Listen to Mary Dhonau, she has been there, she knows:

When I was #flooded I couldn’t believe what came out of the drains Surely it’s only the ‘3ps’ down the loo & only water down the plug hole?

UK floods: Buckskin sewage contamination continues

Now, while the best sanitation system does not exist (do explore that link!) it does not mean that household preparedness is powerless. On the contrary. It is crucial that households are better prepared precisely so that there is less of an overall impact when an emergency or disaster occurs.

Household preparedness for emergency sanitation is easy

US Homeland Security News has some of the best advice online while the CDC compares immediate term sanitation solutions. In summary:

  • water flush toilets cannot be used when water service is interrupted
  • do not flush toilets or dig holes; untreated raw sewage is a serious health hazard
  • store a large supply of different size heavy-duty plastic bags (min 1 bag per person per day), disinfectant, toilet paper
  • consider portable camp toilets, small trashcans or sturdy buckets with tight fitting lids lined with heavy duty plastic bags are an alternative
  • safe disposal; wait for collections and/or instructions of the authorities

All the above applies during emergencies and disasters but also in their aftermath. Recovery can take (a lot of!) time depending on the severity. Cleaning up safely is hugely important and will be covered in another blog. For now I wanted to share this tweet from the NYtimes which has a useful summary so check out their article and further resources links:

Why am I writing about all this? Well, because from where I stand I see UK households woefully unprepared and that’s why the topic ‘hygiene’ in this year’s 30days30waysUK campaign #prep2017day20 has been expanded to include emergency sanitation for household preparedness.

September is Preparedness Month is now in full swing. 30days30waysUK is a brilliant FREE campaign on twitter and facebook you can join anytime. Check it out!

Be #prepared – not scared:  #WinterReady

Have a great week!

Be prepared, not scared.

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Emergency Preparedness and Food Safety in the UK

The last thing you need after an emergency such as severe weather and flooding which has knocked out your power supply is food poisoning.  Knowing what to do before, during and after a powercut, brownout or blackout is important to avoid potentially serious health problems.

Food Safety in an Emergency: it’s all about time and temperature control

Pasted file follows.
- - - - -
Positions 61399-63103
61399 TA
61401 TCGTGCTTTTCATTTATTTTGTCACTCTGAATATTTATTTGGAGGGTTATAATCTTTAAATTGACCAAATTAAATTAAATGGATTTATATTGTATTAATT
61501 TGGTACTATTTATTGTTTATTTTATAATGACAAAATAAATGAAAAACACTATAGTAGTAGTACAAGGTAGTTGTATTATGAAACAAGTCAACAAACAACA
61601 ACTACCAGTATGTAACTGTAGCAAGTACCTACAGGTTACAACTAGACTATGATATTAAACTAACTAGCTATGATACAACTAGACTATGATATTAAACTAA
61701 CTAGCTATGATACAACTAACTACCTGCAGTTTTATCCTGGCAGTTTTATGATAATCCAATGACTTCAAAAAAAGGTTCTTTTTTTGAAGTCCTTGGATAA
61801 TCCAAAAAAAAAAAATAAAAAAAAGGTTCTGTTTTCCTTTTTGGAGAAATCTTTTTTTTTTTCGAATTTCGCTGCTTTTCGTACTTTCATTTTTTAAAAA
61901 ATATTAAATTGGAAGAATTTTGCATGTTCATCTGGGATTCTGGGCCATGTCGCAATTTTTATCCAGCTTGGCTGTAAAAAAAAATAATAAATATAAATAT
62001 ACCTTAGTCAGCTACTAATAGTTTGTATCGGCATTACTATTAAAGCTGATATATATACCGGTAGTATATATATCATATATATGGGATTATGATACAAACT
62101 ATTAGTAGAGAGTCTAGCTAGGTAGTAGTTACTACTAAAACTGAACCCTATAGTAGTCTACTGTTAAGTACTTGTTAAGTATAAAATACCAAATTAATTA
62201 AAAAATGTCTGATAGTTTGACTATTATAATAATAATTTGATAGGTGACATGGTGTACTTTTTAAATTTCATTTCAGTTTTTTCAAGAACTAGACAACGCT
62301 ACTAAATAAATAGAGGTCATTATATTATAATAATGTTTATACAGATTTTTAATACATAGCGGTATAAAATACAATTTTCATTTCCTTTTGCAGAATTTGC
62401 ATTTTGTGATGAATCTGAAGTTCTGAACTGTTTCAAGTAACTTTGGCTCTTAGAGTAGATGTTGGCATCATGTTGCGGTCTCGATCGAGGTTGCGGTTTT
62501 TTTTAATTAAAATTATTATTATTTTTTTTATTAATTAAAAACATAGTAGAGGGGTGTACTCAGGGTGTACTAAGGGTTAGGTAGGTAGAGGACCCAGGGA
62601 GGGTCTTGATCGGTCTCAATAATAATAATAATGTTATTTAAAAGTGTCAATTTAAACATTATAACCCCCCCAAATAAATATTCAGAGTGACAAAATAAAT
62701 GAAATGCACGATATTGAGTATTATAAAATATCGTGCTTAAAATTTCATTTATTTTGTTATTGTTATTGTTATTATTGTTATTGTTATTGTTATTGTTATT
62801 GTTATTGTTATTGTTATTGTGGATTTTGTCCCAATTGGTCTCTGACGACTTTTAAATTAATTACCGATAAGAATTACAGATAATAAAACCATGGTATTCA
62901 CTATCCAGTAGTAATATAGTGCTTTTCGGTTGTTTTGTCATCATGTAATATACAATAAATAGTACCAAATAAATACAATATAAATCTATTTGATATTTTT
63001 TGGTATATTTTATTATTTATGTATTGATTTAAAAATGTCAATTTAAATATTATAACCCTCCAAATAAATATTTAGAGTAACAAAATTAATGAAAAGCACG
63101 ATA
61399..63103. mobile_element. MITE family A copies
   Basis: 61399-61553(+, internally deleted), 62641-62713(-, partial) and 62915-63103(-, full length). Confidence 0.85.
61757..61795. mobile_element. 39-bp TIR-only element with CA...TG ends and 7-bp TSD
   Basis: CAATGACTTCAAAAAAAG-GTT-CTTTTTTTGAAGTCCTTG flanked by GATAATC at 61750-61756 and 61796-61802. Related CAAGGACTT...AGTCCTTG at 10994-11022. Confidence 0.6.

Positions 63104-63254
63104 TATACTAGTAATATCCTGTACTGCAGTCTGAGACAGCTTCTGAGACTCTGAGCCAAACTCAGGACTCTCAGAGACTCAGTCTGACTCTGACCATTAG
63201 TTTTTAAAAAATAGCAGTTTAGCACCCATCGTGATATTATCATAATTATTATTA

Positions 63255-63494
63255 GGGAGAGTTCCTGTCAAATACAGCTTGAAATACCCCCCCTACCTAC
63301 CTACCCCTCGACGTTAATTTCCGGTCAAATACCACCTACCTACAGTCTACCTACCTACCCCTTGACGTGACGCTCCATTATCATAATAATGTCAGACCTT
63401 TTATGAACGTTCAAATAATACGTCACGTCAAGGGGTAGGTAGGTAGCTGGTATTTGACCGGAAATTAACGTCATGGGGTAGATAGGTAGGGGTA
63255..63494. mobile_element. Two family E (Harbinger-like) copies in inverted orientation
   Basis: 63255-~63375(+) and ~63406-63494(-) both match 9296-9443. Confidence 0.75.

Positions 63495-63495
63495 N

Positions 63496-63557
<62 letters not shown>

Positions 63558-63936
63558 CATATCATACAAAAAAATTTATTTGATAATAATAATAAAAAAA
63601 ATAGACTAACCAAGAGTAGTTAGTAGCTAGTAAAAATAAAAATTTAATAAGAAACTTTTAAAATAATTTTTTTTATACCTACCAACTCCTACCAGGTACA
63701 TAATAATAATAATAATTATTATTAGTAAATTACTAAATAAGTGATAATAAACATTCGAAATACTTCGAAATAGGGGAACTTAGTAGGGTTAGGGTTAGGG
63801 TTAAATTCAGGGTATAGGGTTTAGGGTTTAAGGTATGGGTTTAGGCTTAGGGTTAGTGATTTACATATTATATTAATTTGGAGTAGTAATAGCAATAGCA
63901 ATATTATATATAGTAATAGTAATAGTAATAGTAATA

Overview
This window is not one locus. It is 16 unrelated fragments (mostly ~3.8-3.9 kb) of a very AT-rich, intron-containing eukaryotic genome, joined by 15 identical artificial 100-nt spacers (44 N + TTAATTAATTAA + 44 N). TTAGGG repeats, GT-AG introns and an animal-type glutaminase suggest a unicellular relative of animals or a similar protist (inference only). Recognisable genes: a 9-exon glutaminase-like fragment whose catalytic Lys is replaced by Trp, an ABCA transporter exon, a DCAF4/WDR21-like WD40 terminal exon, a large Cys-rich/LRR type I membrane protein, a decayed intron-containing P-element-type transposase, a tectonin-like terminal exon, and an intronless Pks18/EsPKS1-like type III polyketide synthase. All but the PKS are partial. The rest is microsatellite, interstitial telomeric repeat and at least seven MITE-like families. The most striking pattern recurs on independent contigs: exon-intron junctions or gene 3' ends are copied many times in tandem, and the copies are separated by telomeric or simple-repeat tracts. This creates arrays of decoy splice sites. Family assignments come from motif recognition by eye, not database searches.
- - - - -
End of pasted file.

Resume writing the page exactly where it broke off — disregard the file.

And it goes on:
Know your numbers for safe food:

  • +5C fridge setting or less to keep food cool (40F)
  • -18C freezer setting or less to keep food frozen (0F)
  • 2 days  = max time food stays frozen in a well-stocked , unopened freezer
  • 4 hours = max time food stays cold in a well-stocked, unopened fridge

Importantly, not all spoiled food will look or smell bad. So, after 4 hours of power outage, transfer foods that spoil faster into a cooler with ice and keep under 5C: meat, dairy, cheese.

source USDA |

Food Safety in an Emergency: what to keep and what to throw out

Thankfully, power cuts are usually quickly resolved but when they’re not, your fridge is your week point. Remember to transfer your fridge food after 4 hours of power outage to an ice cooler and keep it under 5C . Your food safety rule of thumb: when in doubt, throw it out.  Food poisoning, while usually not life threatening, is nevertheless seriously unpleasant.

You can keep frozen food that are still icy and uncooked fruit and vegetable. After more than 2 hours at room temperature throw out: meat, soft cheese, opened sauces, leftovers, sliced fruit and vegetables, cooked fruit and vegetables. Remember, not all spoiled food looks or smells bad. When in doubt – throw it out!

WATCH  FDA’s video Food Safety during Power Outages


Another good video is from Canada, with Chef Geremy Capone from  ELLICSR Kitchen


Preparedness, including food safety, are big topics in the US as these two tweets leading up to and during Hurricane Irma show


In the UK, food safety information is somewhat more thin on the ground especially with regards to preparedness. However, the good news is that Food Safety guidance aimed at catering business is easily adaptable to household preparedness. For example, check out the Food Standard Agencys’ page How chilled is your food, safer food better business and their food alerts.

In the US, there is a dedicated number to call in emergencies.

As far as I’m aware, that kind of service is not yet available in the UK. Like with so much about preparedness, there is much that yet needs to be done all around. And this leads me to ask: do you know about #30days30waysUK? It’s a month long campaign each September to boost personal preparedness and resilience. Day 19 (#prep2017day19) is about food safety. Follow @30days30waysUK and take part. And finally, check out the info pages here  on UK Food Security and Emergency and Survival Food.

Be prepared, not scared.

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Heatwave – beyond Heat Health Watch to Personal Preparedness